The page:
There’s more than one kind of tool necessary for success in
manufacturing. Here are some concepts and ideas you should
have in your toolbox to yield higher productivity.
Networking your production equipment and
integrating sensors or SCADA systems can provide you
with better analytics and greater visibility. Although
this may involve upfront costs, it can more than make
up for it through increased efficiency and productivity.
Improving your workflow begins with a close
examination of how your facility works. Value mapping
can identify areas where you may have pinch points
that can be eliminated. These can include maintenance
processes, MRO logistics and resource planning systems.
Investment in Maintenance
Your equipment won’t deliver expected benefits if
you don’t take the time to care for it. If you experience
downtime due to neglect, it will set you back
considerably and make it more difficult to recover.
Let historical failure data, OEM recommendations and
analysis of repair spending help determine how you
optimize your critical asset maintenance programs.
Keeping everything in its place is crucial in a
manufacturing environment. Wasted time that
comes from confusion and duplicated work
eats into your profitability.
Being able to predict the ebb and flow of supply
and demand is essential. Today, it is possible to
use software platforms to create predictive models
as long as you are diligent about documenting
everything. If you have all of the data as well as
the proper business, customer, resource and
maintenance planning software, you can have
Maintaining the proper levels of inventory means you
won’t experience shortages or be burdened with too
much stock. You should automate your inventory
tracking to better understand the flow of raw
materials, WIP, MRO and finished products. Utilization
of software can alert you to deviations from optimized
setpoints and allow you to maintain the critical
inventory required to operate with confidence.
Integrated manufacturing systems today require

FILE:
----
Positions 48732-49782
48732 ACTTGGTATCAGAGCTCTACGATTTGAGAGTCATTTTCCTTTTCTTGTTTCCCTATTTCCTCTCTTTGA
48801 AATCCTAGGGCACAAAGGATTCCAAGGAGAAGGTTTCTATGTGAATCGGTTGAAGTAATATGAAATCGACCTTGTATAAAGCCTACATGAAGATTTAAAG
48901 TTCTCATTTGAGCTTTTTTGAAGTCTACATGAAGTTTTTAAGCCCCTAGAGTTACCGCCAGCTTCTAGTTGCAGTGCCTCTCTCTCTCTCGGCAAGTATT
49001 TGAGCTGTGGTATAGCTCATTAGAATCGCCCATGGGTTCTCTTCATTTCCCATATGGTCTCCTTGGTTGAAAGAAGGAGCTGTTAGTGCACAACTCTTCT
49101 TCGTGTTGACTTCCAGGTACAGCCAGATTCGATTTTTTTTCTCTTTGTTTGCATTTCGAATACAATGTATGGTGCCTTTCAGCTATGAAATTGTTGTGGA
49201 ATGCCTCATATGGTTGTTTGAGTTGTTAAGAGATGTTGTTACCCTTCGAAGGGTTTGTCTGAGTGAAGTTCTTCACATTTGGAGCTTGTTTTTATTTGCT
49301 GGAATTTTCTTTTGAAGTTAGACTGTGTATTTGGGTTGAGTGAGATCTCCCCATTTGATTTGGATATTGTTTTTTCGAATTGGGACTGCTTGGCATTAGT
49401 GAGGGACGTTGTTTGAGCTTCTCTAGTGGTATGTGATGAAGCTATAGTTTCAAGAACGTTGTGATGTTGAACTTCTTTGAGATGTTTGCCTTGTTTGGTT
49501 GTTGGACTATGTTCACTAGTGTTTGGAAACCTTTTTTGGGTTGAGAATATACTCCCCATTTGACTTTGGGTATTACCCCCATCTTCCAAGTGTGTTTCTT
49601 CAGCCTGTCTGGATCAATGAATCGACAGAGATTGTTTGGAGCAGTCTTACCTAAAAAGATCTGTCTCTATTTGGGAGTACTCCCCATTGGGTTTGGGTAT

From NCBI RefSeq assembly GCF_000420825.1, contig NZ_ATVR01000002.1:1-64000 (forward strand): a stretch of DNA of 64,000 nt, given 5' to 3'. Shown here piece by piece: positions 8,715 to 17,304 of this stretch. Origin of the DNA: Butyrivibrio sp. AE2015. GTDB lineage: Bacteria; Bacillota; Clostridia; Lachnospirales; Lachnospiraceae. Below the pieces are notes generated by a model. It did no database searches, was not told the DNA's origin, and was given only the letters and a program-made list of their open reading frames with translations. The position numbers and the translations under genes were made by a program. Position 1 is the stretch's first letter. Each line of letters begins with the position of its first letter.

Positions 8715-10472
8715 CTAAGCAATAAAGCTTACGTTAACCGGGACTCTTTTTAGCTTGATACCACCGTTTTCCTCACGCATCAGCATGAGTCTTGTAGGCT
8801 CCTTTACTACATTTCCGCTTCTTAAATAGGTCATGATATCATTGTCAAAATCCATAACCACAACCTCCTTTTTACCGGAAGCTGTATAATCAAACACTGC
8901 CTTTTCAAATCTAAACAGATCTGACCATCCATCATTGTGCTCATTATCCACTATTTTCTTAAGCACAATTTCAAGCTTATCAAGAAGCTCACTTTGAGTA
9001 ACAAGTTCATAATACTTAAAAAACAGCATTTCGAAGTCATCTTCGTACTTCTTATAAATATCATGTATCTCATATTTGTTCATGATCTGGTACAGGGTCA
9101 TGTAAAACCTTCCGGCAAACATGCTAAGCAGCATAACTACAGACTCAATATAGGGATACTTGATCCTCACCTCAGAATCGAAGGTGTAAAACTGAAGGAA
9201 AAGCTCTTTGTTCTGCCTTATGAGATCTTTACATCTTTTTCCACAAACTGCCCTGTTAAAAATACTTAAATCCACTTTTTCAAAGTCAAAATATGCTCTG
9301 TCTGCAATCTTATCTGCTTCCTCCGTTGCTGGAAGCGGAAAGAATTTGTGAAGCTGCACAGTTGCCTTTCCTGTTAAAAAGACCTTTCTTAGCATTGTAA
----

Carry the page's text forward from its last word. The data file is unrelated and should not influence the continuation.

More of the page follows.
a multitude of highly specialized capabilities.
An emphasis on training equips your staff with
the skills these systems require.
Once you have a clear idea of how your workflow
does or does not function as well as it should, the next
step is to utilize reliability best practices to determine
the root causes, engineer solutions, and determine
the leading and lagging indicators for process
optimization. Establishing solid metrics for success is
key to better ensuring you’re on the right track.
The gears of a machine only work when they’re
meshed and turning toward the same goal. Make
sure your employees are aligned to a common
strategic plan. Also make sure that improvement
is a collaborative process that engages employees
at all levels of the organization, and a more
productive workplace will result.
Setting the bar too high can generate stress and hurt
employee morale. Unrealistic goals also may influence
workers to cut corners on quality and safety, which
will be costly in the long run. The best place to start is
to truly assess your current conditions. Identify root
causes of pain points, engage those involved and set
goals for incremental improvement.
Finding the best people for your operations can
make all the difference. Many manufacturers
concentrate on recruiting their next generation
of workers from trade schools and technical
programs, rather than more general resources.
You depend on your vendors to supply you
with what you need when you need it. Building
transparent partnerships through shared forecasts
will allow your vendors to be better prepared,
more agile and more efficient — so you can be, too.
Manufacturing Toolbox For